By Mike Southon
The call from the press office of the department for Business, Innovation and Skills was unexpected, but very intriguing.
Mark Prisk, The Minister of State for Business and Enterprise was soon to be speaking at the Federation of Small Businesses (FSB) conference in Liverpool. He wanted to know if I might be interested in arranging a round table of local businesses during his visit. I leapt at the chance.
Then, real-life events intervened. On the morning of the Conference, Secretary of State Vince Cable was summoned to an emergency Cabinet Meeting to discuss the just-announced military action in Libya. Prisk was therefore drafted in to cover Cable’s speech.
This was unfortunately scheduled for precisely the same time as my carefully arranged round table. I explained to the Minister’s press officer that entrepreneurs thrive on change so we both set about re-scheduling the Minister’s agenda for the day.
Prisk first attended a breakfast meeting with the region’s local enterprise partnership (LEP). This consisted of an interesting mix of local politicians and business people and was chaired by the Labour Leader of The Council, Joe Anderson.
You might expect that a combination of very differing local agendas, both political and commercial, all looking to represent the varying views of their stakeholders would soon degenerate into an emotionally-charged talking shop, littered with complaints and point-scoring.
Instead, I was very impressed by the equanimity of the fifteen people around the table. All had the best interests of the Liverpool City Region at heart, and came up with very practical suggestions in a number of areas, including the precise deployment of the soon-to-be announced Enterprise Zones and an offer to trial any new initiatives Prisk might be considering.
This is not to say that the group felt The Minister was doing everything to their complete satisfaction. They pointed out that many local people still felt there was still considerable uncertainty between the dissolution of the local Regional Development Authorities and Business Links and the formation of the LEP, whose precise role and funding had not been clearly defined. The Minister agreed this was an issue and promised swifter action moving forward.
He praised the positivity of the group, especially as he had just come from Lancashire, where no LEP has been formed. His message to that region, which he also later expressed to the FSB Conference, was to “stop squabbling and get on with it.”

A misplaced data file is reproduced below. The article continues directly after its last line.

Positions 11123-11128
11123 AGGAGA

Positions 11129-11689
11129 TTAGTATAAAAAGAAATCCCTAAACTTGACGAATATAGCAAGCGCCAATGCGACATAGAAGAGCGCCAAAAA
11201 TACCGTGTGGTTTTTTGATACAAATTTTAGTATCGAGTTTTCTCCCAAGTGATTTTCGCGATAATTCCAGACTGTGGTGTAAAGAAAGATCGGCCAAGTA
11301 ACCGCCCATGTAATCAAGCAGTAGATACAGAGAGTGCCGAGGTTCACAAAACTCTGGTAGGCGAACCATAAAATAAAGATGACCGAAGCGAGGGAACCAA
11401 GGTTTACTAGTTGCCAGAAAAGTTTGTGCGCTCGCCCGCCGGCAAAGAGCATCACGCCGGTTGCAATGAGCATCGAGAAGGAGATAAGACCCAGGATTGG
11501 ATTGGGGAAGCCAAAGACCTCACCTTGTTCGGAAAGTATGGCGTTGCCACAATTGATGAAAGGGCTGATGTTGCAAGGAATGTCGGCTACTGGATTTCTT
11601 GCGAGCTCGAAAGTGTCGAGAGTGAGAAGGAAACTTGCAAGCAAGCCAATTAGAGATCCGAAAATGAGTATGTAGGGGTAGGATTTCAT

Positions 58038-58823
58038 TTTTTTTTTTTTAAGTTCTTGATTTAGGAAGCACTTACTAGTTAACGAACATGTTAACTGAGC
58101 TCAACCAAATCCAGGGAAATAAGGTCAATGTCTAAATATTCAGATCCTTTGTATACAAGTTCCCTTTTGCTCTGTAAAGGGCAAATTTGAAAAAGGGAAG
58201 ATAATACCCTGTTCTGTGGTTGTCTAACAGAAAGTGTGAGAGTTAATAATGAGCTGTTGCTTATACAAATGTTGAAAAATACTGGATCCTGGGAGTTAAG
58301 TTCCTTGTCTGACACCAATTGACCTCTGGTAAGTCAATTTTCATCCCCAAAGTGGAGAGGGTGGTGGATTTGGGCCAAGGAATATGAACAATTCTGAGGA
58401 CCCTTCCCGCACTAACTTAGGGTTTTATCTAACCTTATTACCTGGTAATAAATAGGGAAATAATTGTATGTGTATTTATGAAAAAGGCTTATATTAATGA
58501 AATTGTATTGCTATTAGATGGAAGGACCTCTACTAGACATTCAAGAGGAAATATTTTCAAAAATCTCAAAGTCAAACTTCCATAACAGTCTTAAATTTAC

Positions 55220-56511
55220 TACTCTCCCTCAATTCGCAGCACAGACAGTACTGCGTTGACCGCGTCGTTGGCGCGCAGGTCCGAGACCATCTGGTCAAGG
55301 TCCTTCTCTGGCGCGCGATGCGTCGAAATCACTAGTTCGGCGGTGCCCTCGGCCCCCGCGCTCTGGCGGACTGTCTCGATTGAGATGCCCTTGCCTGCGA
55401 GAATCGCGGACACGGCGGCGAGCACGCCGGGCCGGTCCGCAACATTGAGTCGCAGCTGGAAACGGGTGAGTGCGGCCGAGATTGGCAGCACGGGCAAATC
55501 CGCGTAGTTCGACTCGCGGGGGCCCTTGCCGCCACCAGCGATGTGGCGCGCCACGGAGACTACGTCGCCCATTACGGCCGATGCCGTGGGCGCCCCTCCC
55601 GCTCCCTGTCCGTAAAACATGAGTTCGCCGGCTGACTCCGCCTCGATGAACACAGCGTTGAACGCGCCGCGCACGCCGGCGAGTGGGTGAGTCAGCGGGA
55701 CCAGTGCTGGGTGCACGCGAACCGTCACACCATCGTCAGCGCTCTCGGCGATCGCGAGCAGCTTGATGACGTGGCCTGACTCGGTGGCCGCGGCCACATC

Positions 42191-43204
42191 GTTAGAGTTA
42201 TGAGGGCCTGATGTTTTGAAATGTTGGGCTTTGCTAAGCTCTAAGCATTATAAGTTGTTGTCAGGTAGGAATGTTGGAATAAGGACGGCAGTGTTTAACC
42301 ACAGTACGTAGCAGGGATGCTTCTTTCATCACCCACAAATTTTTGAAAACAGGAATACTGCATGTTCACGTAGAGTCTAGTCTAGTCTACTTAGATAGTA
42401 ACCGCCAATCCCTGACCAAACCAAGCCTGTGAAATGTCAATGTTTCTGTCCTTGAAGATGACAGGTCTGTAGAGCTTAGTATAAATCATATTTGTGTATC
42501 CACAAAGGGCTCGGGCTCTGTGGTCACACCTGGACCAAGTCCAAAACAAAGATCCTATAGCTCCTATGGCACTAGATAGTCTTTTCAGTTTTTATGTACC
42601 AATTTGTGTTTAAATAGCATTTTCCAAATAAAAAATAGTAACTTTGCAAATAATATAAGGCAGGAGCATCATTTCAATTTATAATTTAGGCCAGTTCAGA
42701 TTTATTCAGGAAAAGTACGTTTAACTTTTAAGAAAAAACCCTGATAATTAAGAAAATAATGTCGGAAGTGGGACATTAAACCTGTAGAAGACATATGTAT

Prisk then had a packed schedule for the rest of the day. Next, there was a meeting with 200 local business people at the Town Hall, organised by local textile entrepreneur Tony Caldeira, followed by Prisk delivering Cable’s speech at the FSB conference.
As a Professional Speaker, I fully appreciated the challenge of delivering someone else’s material at short notice, without inadvertently redefining government policy by mistake. This was followed by one-on-one sessions with FSB members with particular problems, much like a constituency surgery, which later Prisk discussed with the Conference delegates.
My own, hastily rescheduled round table was entitled ‘How Liverpool is Beating the Recession’. The Minister heard the entrepreneurial success stories of senior people from St Helens Chamber, Liverpool Vision, law firm DWF, social enterprise the FRC Group, the BT Convention Centre and local SME pH Creative.
The Minister clearly enjoyed this upbeat session and promised to visit the Liverpool Embassy in London to learn more about best practice in the region and pass this information on to other enterprises.
As he said at the Conference, while there will hopefully be better economic news around the corner, it is not government who actually creates wealth, but us entrepreneurs.
Originally published in The Financial Times: http://www.ft.com
Copyright ©Mike Southon 2011. All Rights Reserved. Not to be reproduced without permission in writing.
Mike Southon - Co-author of The Beermat Entrepreneur & Business Speaker - http://www.mikesouthon.com
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